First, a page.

As with the shuttle, we had only the telemetry data and the stuff dug out of the hole in the ground and flown back to Hagerstown. The Project Engineer and I, as an A.P.E., personally took on the investigation. Our company was "under the gun" to find out what happened. The responsibility was great. his was an $85 million program. It took three days of going through every piece there down in a hangar in August heat. That fiberglass and sand ate us alive. Finally, I found the little Vickers swash-plate hydraulic pump, the same as used in every aerial bucket truck you see. The little pistons, barely a quarter inch in diameter, were blued like a gun barrel from heat. We had the culprit. The telemetry data showed fluctuation and then loss of hydraulic pressure. Incredibly, I imagine that swash plate pumps provide hydraulic pressure for the shuttle.

But why? This was a pump used in many, many airplanes, and hundreds of industrial uses. You search the records as NASA is doing now. It did not take long to find that the pump was designed for a 125 hr life as it was for use in a drone in an experimantal program and was not yet MIL SPEC. In other words, that pump was to be changed when it had 125 hrs on it. Turns out that lab and pre-launch running , and the like had accumulated 185 hrs on it and no one caught that.

I have told you about the work on the F14 in 1980 in which we were trying to explain why we lost six airplanes to spin-stall. It took six months and a hundred people of the hihghest caliber, including Sir Framk Whittle to sort that one out. The F 14 is a much better airplane today and continues to serve us all well. It wil be called upon to do a tremendous job in the coming weeks. Some 40 years after I assisted the Navy in it's design and development. I have the original artist's rendering of the conceptual airplane, then known as VFAX (Navy Fighter Attack Experimental) hanging on my ofice wall. Bob Kress, Bob Aberle, Tom Hunt, et al had some level of involvement. Why do I tell you this? Is it because I am nostalgic? No. It is important that you know how I approach such things. Very methodically as an engineer.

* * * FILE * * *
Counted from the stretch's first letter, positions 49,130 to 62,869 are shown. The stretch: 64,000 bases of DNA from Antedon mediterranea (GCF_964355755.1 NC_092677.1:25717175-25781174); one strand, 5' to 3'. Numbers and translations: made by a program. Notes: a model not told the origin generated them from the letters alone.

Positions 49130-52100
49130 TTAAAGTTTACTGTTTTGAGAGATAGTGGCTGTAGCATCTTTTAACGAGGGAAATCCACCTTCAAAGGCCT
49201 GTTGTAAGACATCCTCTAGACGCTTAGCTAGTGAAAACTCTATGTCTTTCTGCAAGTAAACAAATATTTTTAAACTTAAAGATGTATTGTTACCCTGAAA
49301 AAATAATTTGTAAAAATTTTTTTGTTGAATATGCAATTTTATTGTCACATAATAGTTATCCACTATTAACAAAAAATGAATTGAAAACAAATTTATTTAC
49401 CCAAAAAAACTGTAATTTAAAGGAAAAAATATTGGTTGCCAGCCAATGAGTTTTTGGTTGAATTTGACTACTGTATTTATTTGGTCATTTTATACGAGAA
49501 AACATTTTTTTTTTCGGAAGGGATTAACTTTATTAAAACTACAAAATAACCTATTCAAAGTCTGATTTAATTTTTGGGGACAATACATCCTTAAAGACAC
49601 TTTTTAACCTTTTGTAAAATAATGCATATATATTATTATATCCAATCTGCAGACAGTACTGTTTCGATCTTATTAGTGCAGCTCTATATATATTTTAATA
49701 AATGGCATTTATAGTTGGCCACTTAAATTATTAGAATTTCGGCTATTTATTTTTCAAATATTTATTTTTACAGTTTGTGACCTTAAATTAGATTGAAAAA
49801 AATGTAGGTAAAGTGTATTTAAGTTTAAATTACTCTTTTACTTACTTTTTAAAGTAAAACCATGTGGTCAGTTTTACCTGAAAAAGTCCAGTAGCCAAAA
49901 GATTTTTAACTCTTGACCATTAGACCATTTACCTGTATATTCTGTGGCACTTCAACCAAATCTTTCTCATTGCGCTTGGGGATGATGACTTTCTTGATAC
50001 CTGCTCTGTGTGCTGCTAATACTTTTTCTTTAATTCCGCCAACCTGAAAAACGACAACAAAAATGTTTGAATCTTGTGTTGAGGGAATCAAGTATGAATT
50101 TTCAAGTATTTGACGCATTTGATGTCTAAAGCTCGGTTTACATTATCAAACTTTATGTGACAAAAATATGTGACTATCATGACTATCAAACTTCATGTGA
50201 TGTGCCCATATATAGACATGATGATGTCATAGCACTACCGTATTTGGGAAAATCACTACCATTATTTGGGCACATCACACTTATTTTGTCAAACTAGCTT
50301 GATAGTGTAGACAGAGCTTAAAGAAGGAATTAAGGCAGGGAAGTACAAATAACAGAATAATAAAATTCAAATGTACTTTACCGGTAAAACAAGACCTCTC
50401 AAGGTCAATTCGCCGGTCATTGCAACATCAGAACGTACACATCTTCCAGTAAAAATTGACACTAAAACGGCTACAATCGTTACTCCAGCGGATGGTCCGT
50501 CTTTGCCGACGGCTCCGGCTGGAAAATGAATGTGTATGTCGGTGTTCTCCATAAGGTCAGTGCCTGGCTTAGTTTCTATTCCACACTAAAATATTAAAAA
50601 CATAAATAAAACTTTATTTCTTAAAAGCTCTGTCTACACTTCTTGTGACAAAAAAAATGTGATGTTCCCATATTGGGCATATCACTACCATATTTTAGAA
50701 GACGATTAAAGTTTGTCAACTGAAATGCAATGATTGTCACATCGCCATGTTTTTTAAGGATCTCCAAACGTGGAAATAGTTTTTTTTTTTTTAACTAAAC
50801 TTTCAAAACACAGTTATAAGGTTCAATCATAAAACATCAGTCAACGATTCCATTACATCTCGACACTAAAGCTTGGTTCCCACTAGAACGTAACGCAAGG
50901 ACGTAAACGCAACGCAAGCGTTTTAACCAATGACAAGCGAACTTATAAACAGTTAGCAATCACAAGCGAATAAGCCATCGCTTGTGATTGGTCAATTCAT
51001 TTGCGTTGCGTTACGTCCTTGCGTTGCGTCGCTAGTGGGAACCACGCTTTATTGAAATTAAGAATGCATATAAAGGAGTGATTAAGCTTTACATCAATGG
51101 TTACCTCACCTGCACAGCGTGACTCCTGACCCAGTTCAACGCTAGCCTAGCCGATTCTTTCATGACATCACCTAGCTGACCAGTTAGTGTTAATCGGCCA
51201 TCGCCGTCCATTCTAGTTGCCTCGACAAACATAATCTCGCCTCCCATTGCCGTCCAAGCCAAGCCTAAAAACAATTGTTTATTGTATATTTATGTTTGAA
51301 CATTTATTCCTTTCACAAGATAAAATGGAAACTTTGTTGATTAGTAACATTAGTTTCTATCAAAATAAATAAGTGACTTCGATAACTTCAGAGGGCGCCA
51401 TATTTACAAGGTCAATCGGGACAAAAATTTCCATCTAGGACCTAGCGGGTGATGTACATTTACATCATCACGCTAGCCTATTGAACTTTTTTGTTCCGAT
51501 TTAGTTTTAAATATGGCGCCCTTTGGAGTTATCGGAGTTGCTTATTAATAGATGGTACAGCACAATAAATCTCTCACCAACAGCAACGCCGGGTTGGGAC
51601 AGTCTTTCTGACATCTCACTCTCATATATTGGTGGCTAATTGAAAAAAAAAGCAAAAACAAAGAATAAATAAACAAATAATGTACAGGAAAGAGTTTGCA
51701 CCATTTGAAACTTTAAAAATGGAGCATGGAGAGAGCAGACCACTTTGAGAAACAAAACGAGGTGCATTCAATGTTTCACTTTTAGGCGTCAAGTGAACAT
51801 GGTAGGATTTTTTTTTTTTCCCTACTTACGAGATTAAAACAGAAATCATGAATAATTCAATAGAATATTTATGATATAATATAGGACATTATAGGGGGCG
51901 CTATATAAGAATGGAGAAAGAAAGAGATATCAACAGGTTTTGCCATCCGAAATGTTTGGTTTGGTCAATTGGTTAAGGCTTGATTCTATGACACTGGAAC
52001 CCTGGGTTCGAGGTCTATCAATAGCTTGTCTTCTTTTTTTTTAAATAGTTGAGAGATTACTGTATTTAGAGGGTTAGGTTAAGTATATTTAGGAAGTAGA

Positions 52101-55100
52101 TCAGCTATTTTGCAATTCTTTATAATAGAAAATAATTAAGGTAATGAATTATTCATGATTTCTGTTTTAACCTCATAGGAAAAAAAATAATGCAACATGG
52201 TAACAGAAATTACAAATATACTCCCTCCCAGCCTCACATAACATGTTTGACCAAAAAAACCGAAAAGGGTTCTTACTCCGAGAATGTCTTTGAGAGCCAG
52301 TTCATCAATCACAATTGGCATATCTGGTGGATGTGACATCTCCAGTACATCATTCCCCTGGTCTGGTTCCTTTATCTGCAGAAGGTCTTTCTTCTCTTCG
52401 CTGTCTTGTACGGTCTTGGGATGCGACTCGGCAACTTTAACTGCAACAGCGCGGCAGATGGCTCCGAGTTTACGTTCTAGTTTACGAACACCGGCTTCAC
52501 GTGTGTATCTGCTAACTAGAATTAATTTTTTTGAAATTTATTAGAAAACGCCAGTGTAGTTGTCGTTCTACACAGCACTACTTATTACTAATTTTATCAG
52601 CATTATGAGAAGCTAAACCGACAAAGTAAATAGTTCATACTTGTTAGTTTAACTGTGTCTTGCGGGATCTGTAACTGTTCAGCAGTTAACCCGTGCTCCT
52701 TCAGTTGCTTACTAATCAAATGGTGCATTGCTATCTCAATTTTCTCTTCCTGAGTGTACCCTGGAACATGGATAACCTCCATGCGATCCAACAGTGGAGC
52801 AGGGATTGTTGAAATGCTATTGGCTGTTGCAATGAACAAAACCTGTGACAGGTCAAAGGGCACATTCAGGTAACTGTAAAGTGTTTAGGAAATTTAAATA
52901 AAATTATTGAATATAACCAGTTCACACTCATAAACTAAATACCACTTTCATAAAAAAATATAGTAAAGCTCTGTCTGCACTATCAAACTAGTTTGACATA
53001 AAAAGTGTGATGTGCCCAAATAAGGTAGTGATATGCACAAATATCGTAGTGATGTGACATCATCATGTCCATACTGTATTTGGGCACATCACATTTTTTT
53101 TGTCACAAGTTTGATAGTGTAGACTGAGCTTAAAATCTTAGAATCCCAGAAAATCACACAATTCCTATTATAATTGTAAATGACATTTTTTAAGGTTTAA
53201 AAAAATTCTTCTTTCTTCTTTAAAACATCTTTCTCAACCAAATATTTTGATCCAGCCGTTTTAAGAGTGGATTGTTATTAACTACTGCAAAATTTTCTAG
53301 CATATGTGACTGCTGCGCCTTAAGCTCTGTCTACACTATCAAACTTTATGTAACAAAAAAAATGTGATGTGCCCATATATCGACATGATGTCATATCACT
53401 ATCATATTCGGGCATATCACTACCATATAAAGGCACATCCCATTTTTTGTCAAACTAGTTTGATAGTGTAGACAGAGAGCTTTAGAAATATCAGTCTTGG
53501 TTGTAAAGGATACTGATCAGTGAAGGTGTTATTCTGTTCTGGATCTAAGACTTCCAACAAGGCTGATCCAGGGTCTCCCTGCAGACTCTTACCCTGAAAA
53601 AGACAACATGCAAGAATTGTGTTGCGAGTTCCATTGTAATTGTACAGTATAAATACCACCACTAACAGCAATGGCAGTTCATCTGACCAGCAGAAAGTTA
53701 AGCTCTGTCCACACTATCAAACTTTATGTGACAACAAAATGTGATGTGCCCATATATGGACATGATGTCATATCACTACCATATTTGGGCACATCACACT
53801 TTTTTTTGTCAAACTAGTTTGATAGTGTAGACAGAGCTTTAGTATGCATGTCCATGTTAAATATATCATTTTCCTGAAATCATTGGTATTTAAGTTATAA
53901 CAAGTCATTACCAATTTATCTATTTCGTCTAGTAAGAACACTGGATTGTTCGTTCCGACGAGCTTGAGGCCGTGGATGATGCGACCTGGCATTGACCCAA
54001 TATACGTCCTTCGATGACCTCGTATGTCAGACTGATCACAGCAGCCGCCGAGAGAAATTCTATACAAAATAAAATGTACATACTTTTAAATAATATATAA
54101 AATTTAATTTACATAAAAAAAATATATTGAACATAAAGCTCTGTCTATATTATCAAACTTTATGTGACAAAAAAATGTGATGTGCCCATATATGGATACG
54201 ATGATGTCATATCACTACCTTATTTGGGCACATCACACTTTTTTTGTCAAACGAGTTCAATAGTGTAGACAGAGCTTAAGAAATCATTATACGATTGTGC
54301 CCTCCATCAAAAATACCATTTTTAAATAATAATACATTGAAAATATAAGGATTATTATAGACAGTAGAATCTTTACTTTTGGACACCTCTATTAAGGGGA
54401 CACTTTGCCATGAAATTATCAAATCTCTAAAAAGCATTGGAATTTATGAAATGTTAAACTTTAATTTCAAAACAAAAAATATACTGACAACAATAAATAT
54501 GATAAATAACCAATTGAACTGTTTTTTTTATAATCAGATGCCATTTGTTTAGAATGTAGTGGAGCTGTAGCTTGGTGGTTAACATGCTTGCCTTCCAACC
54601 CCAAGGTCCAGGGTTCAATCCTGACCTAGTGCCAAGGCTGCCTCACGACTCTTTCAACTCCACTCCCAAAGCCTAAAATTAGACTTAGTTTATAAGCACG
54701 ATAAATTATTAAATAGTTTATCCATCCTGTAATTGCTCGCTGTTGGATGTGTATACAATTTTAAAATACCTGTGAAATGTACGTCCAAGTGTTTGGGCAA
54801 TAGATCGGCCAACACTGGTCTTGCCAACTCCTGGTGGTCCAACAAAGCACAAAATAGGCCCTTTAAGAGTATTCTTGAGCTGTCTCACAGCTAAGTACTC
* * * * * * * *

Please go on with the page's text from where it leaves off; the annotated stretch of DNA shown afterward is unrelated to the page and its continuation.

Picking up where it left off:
I had mentioned a day or two ago that I was concerned about using microprocessors for control of charging. When I just tried to send a long e-mail with attachments earlier and the machine locked up on me and I can only bring it back by ending the task, I am reminded. I am sure you have all gotten the e-mail in the past week re Bill Gates snide comment about GM cars and their very clever answer. Software is a bitch!

I believe the thing for Kokam to do right now as a temporary measure is to state that microprocessor chargers are not approved for charging Kokam cells. (DNA, that is what JJ was saying, although he said proved. You have to give a little on differences in language and not nit-pick every word) We can only make that statement as a directive from Kokam regarding Kokam cells. However, in my opinion, any charger that can change settings, etc, without your specific command should not be used to charge batteries. Any batteries. I don't care if you have charged li ions for two years without incidence. It only takes that one- in - a- million quirk to bite you.

I personally checked the Maha for one specific condition: i.e., I unplugged the AC adapter and observed that, when plugged back in, it went to a no-charge default, issued an Error display, and would not recommence charge until I unplugged the pack and reconnected. Can any other condition cause it to change? I don't know for sure. Perhaps a power surge (vs drop out) or some noise spike could reprogram it. I have had people ask me why their Futaba (et al) microprocessor radio suddenly reversesd ailerons in flight. WOW!

Kokam runs tests every day to verify in a representative sample, that the cells neiher explode nor burn when overcharged. We are at a loss to know until further investigation why these cells might have ignited. Today is a holiday in Korea. They all come back to work tomorrow and JJ has already started an investigation to see if such a happening can be duplicated in any way. I the meantime, we have confidence in the LIPO 402 and those chargers that have manual setting of the number of cells and charge rate.
Feb 02, 2003, 09:40 PM
Registered User

sorry zoomzoom!

Pls don't misunderstand what DNA yelling me.my concern is to avoid any possible problem can happen.surely we want to investigate this fire no matter what's problem.

could you tell me where do you live to my e-mail; jjhong@kokam.com

again sorry for the problem that caused by kokam.
Feb 02, 2003, 10:10 PM
Registered User


Technology like people can fail, have quirks and can be upredicatable after being solid for ages. The moral of the story is dont leave your batteries untended while charging. And get a fire extinguisher. I'm gonna. I think the concept of voltage spikes and restting the charger makes sense, but who knows for sure. Dedicated chargers without microprocessors should be the most secure, but......Watch em. Sorry about the loss. YOur wife is a saint!